The Ninth Circuit recently reversed a California District Court's finding of personal jurisdiction against a foreign bank, and found it did not waive appeal on that issue by asserting defenses. The Ninth Circuit stated that "[o]ur cases are clear that once the issue of personal jurisdiction has been adjudicated on the merits against a party, that party may fully participate and defend the litigation up to and including filing its own counterclaim." It distinguished cases relied upon by the Central District of California as inapposite, as they involved circumstances where: (1) the defense was listed in the answer but never affirmatively litigated; and (2) where the defendant did not avail himself of the opportunity to conduct discovery on the jurisdictional issue and renew its motion to dismiss if the evidence supported a lack of personal jurisdiction. Here, the Bank timely asserted personal jurisdiction as a defense and litigated the issue to a decision from the district court: "[n]othing more was required to preserve the issue, and subsequent litigation of defenses and counterclaims did not waive the Bank's properly preserved defense of personal jurisdiction."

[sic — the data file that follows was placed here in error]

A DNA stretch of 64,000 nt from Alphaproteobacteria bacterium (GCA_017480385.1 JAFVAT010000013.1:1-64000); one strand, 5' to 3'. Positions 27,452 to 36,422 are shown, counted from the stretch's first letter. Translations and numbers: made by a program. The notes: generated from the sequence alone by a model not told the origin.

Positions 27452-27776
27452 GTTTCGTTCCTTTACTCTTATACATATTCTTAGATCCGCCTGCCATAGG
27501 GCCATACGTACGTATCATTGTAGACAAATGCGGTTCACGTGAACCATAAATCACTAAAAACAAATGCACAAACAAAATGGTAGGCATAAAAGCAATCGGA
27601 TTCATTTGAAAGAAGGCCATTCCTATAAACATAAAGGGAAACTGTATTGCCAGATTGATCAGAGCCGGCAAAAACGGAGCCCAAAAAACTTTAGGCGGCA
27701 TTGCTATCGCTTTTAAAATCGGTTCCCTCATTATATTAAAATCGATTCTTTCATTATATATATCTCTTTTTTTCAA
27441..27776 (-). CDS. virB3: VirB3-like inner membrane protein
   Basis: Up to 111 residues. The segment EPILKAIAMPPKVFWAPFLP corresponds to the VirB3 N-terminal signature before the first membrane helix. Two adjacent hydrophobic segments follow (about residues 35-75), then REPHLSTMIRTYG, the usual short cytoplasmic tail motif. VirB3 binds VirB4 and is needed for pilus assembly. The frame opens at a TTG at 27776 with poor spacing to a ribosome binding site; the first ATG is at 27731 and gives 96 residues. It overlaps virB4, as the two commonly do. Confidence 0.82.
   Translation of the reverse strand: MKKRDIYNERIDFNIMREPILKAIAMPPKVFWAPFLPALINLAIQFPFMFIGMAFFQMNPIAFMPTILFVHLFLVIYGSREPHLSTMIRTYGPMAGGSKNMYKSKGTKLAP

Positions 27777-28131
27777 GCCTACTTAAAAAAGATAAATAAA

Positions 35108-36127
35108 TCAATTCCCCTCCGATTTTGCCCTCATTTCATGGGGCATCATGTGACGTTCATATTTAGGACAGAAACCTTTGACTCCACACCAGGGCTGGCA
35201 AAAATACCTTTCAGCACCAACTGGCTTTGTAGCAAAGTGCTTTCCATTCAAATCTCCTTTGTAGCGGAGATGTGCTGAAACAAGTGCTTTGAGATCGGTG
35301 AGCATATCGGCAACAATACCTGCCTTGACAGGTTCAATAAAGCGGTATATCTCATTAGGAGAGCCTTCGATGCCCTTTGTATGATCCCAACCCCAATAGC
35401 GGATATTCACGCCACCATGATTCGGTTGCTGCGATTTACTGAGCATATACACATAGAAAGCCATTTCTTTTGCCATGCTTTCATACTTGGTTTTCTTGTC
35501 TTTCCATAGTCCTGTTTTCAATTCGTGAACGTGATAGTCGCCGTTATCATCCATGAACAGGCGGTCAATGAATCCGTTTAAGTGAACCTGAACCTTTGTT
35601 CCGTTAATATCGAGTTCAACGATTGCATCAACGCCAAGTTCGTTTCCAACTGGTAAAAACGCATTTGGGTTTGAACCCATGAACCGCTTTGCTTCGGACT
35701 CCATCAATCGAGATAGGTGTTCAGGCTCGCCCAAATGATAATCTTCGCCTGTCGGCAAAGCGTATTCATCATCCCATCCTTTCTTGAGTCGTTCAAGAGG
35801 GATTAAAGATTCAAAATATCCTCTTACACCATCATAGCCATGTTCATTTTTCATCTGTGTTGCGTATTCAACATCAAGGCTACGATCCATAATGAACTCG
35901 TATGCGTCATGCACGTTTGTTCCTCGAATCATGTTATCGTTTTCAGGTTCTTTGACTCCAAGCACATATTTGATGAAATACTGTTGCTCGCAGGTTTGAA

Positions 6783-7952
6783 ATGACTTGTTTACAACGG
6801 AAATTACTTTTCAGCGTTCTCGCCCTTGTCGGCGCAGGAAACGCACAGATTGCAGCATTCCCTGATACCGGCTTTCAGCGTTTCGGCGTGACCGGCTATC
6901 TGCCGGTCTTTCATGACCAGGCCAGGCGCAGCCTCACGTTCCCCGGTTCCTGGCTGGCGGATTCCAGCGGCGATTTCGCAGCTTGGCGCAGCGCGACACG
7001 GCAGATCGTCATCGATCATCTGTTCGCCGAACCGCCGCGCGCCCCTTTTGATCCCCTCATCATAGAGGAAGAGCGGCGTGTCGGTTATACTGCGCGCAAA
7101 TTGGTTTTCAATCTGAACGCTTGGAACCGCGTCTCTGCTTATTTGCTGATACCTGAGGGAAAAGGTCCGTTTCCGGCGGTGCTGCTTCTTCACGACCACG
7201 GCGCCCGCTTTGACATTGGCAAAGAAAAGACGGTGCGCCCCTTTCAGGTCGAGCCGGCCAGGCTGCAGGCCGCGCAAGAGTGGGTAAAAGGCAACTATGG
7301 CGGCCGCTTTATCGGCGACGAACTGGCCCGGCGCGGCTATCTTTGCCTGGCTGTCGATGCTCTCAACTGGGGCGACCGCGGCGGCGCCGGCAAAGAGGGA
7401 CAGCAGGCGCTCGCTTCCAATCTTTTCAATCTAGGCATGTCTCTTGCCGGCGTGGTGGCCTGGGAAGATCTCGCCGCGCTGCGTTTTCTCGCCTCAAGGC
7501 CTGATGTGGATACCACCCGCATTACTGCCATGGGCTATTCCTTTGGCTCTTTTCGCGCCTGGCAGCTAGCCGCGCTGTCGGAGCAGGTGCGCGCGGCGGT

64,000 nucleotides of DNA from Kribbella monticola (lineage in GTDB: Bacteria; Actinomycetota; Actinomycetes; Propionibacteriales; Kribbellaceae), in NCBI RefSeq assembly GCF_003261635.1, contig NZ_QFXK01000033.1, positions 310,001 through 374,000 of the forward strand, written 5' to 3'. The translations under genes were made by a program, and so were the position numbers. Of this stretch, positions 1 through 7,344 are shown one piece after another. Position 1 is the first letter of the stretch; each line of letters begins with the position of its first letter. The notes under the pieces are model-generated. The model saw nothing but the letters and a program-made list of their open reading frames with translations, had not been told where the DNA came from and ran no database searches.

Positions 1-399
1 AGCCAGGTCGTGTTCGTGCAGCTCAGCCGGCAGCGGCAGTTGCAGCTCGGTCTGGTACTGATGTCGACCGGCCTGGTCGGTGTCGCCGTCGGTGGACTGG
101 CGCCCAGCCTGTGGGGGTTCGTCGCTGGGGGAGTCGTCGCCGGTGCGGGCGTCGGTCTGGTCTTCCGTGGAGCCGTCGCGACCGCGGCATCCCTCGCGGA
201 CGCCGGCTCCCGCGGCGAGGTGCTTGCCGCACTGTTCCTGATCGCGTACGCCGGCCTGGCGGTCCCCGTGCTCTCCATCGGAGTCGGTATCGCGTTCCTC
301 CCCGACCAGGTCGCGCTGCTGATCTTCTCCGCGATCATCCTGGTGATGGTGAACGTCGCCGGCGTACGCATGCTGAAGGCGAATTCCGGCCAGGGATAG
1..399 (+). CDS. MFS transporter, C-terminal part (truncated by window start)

The Court further found that the Bank did not have sufficient contacts with the United States to establish personal jurisdiction over the contract claims asserted by Plaintiffs. The Bank "entered into a contract with a Cayman Islands corporation to provide pre-paid cards in the UAE. There is no indication that the Bank conducted any unilateral activities in California... [and] certainly no evidence that any minimal contacts with California, through email and phone calls to California or through an investigation conducted in California by one of the Bank's agents, form the basis for [Plaintiff's] contract-focused claims, which raise from the Bank's and [Plaintiff's] conduct in the UAE."
The Court also reversed the judgment compelling arbitration the contract claims and remanded for dismissal due to the lack of personal jurisdiction over the Bank.
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